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Do the data obtained by the PiCCO system enable one to differentiate between direct ALI/ARDS and indirect ALI/ARDS?

Introduction

It is known that measurement of the intrathoracic blood volume (ITBV) is a more accurate estimate of cardiac preload than pressure measurements using central venous or pulmonary artery occlusion pressures. Extravascular lung water (EVLW) is defined as the value of the intrathoracic thermal volume minus the ITBV. An increase in EVLW is the pathophysiological basis for the development of pulmonary edema (PE). There is evidence to suggest that therapy to reduce EVLW may improve outcome in the critically ill patient. The bedside assessment of EVLW may be very useful in identifying and quantifying PE, and hence in selecting patients who might benefit from a fluid restriction/depletion therapeutic strategy based on EVLW monitoring. The PiCCO (Pulsion, Munich, Germany) provides an estimate of the ITBV, EVLW, and permeability index (PI) via a single transpulmonary thermodilution technique. PE is defined as the abnormal accumulation of fluid in the extravascular space of the lung. ALI/ARDS is characterized by pulmonary edema. PE consists of increased hydrostatic PE (cardiogenic PE) and increased permeability PE (ALI/ARDS). Increased permeability PE (ALI/ARDS) is further classified into direct lung injury type and indirect lung injury type. PI was calculated as the ratio of EVLW to ITBV, which was previously shown to reflect permeability of the alveolar-capillary barrier. The early recognition and differential diagnosis of direct lung injury and indirect lung injury may be challenging.

Objective

To clarify whether differentiation with direct injury ALI/ ARDS and indirect injury ALI/ARDS is possible by parameters obtained from PiCCO systems.

Materials and methods

We studied 10 patients, four with direct ALI/ARDS and six with indirect ALI/ARDS (sepsis induced). Direct ALI/ARDS consisted of two aspiration and two pneumonia. All patients in indirect ALI/ARDS were sepsis. Nine of the patients were male, one was female; aged 27–85 years. All patients were mechanically ventilated in the pressure mode. GEDV, ITBV and EVLW were measured by the PiCCO and the PI was calculated. Data are presented as the mean ± SD. For statistical analysis a paired t test was performed.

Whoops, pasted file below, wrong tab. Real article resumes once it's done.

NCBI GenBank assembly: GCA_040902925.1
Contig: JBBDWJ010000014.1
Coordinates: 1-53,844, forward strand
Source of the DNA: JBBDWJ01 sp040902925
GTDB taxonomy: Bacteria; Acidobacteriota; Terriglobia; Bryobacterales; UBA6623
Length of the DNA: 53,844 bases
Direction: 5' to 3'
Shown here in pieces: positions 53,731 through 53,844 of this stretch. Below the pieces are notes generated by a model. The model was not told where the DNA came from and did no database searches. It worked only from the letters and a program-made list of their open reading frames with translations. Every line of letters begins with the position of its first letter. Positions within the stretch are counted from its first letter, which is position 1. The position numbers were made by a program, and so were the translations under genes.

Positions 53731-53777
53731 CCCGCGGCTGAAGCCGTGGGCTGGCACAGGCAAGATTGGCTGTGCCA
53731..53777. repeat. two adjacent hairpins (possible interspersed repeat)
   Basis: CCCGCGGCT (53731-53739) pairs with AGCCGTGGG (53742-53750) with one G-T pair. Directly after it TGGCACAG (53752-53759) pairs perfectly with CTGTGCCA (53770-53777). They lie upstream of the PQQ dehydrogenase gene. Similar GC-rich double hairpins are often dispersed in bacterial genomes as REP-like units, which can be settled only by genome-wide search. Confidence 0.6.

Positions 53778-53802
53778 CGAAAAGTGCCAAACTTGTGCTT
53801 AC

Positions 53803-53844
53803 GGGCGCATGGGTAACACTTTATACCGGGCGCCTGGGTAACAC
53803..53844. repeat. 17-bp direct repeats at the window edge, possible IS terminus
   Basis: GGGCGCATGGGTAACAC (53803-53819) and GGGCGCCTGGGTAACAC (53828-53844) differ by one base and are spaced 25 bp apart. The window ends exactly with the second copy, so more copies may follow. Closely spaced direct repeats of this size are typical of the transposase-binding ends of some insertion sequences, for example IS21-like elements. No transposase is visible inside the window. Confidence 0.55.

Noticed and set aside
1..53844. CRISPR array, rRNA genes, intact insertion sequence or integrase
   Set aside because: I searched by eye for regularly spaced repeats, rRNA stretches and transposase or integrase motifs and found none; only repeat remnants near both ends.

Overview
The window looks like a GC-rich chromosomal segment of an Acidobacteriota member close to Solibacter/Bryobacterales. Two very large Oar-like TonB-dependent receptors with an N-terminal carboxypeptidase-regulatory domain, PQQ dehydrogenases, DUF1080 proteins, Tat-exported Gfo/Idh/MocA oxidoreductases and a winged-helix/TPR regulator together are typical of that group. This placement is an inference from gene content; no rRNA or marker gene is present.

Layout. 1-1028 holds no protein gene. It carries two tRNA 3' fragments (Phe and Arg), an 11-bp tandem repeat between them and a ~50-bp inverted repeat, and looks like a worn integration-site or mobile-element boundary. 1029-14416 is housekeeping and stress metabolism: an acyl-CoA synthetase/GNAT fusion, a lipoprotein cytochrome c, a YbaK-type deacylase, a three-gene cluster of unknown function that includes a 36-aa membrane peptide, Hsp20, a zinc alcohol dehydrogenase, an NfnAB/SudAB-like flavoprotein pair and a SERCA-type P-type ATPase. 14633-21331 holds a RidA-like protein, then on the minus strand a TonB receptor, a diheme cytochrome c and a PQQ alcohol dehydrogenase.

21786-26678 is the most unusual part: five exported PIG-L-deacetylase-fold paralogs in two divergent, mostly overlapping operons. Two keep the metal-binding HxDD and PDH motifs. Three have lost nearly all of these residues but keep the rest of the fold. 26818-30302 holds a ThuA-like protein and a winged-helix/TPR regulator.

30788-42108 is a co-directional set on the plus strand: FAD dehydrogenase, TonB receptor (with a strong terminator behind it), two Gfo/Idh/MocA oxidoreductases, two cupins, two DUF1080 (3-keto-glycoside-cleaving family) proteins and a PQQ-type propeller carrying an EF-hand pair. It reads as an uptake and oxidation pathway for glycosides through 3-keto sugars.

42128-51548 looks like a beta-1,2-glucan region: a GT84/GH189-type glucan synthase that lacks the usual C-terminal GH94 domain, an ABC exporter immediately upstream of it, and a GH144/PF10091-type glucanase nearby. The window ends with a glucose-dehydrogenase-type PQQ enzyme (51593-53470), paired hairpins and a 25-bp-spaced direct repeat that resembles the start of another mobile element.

Results

One hundred and twenty measurements were available for analysis. ITBVI and EVLWI were significantly higher in indirect ALI/ ARDS than in direct ALI/ARDS. PI (PVPI = EVLW/ITBV) was significantly higher in direct ALI/ARDS than in indirect ALI/ARDS. See Table 1.

Table 1

Conclusion

Measurement of the ITBV, EVLW and PI using the PiCCO system contributes to differentiating between direct and indirect ALI/ARDS and to determining the therapeutic strategy for critically ill patients. These data are an important variable for increased permeability PE, direct injury and indirect injury ALI/ARDS, and may be very helpful for guiding fluid therapy in critically ill patients. There is a possibility that data such as the ITBI, EVLWI and PI obtained from the PiCCO system might be included in the diagnostic criteria ARDS in the future.

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Morisawa, K., Taira, Y., Takahashi, H. et al. Do the data obtained by the PiCCO system enable one to differentiate between direct ALI/ARDS and indirect ALI/ARDS?. Crit Care 10, P326 (2006). https://doi.org/10.1186/cc4673

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Keywords

  • Pulmonary Edema
  • Extravascular Lung Water
  • Permeability Index
  • Pulmonary Artery Occlusion Pressure
  • Cardiogenic Pulmonary Edema